This weekend I was lucky enough to speak to one of the masterminds behind Jozi Film Festival, Lisa Henry, a founder and organiser of the festival. She, along with co-founders, Shareen Anderson and Brendon Burmester birthed what is now a fully-fledged festival out of sheer passion for film. What the journey to the third annual Jozi Film Festival would reveal was; some of the reasons I love this city and its people, and why the festival has struck film gold.

It began as a festival for films made in Jozi by Jozi, focusing on film with strong links to the city of Johannesburg, (can I get an amen?) with the first festival being held in 2012. Over the past two years the festival has began to include international films screening Orania, a German-made documentary film, as the opening film in 2013, which was greatly received by South African audiences.  This year’s declaration – “Jozi Film Festival goes international!” – is indicative of the growing international appeal of the festival, with international filmmakers and local audiences demonstrating the idea that film, which Lisa aptly articulated, is an art form with no boundaries and borders with the ability to inspire and offer a different perspective. What makes this festival even more special is that there simply is no other festival like it. There are no specific types or genres of films screened, which lends itself to greater articulation of true diversity of film locally and beyond the borders of the city of gold. Melting pot, much? Take that Cape Town!

What the festival offers to those in the film industry is a platform, and how that all happens is the hard part. What the audience gets is some of the best short, feature and documentary films out there. To the ordinary movie-goer, this festival is a treasure trove of films. If you’re feeling out of the loop, or are caught up in the rat race, as most of Joburg is, this is the festival at which the gems in film are found in just one weekend.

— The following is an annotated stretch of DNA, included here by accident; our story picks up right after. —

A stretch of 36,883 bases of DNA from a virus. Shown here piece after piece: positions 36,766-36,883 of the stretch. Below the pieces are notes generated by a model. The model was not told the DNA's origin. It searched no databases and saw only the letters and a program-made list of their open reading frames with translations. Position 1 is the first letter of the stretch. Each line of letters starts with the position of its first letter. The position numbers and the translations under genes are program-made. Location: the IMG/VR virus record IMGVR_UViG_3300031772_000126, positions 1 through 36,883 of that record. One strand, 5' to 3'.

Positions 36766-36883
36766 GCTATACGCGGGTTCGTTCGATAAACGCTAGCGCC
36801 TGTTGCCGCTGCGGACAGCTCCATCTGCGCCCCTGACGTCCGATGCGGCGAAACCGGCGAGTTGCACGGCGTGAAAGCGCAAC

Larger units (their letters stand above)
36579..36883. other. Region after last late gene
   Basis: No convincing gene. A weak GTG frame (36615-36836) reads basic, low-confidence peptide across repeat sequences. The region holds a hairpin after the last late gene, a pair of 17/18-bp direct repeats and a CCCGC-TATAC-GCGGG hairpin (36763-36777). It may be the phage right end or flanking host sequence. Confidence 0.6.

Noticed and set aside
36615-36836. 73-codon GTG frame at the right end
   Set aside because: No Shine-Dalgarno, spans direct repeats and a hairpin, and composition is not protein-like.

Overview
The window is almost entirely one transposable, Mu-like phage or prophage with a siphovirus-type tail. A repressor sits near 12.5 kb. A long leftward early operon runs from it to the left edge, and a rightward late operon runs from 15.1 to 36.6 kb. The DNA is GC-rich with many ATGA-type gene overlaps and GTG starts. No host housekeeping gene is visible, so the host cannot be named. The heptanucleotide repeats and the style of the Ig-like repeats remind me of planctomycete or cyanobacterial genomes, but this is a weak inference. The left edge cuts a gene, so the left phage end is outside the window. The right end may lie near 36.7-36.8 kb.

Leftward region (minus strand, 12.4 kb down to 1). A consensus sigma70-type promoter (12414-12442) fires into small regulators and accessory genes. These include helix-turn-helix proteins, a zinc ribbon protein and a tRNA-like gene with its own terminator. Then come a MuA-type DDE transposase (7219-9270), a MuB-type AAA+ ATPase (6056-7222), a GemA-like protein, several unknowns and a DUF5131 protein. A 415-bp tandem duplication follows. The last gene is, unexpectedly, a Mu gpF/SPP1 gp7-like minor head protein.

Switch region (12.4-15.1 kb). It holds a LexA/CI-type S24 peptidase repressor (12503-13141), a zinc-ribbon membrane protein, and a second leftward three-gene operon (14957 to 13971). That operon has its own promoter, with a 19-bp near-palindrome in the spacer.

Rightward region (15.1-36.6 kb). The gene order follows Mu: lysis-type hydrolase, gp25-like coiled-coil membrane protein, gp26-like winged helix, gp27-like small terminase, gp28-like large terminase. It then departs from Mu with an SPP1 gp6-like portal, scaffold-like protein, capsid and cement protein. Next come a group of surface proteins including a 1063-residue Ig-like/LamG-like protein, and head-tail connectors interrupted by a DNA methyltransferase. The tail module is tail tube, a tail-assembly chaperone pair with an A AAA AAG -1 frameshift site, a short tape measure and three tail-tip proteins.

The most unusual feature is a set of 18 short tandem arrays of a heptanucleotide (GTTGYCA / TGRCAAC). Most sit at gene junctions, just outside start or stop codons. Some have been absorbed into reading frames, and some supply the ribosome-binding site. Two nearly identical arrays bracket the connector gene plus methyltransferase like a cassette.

What does the future on the Jozi Film Festival hold? We’ve already learnt that South African film generally has relatively small budgets but despite such constraints it’s still possible to make really good, home-grown film. So expect more of the same on this front. There’ll also be more collaboration between festival organisers, the film industry and film enthusiasts. The addition of the Masterclasses this year is already another step in right direction for upcoming, young filmmakers and masters alike. Also expect to see the plan to spread film to non-traditional areas that don’t have access to film to come to fruition. Still not happy? I get the feeling that the festival organisers are pretty receptive people, with a sixth sense when it comes to giving people what they want. But I’m still going to reiterate the offer made by Lisa to “tell us what you like”, and while you figure out what you do like, they’ll probably be in the final steps of making it happen.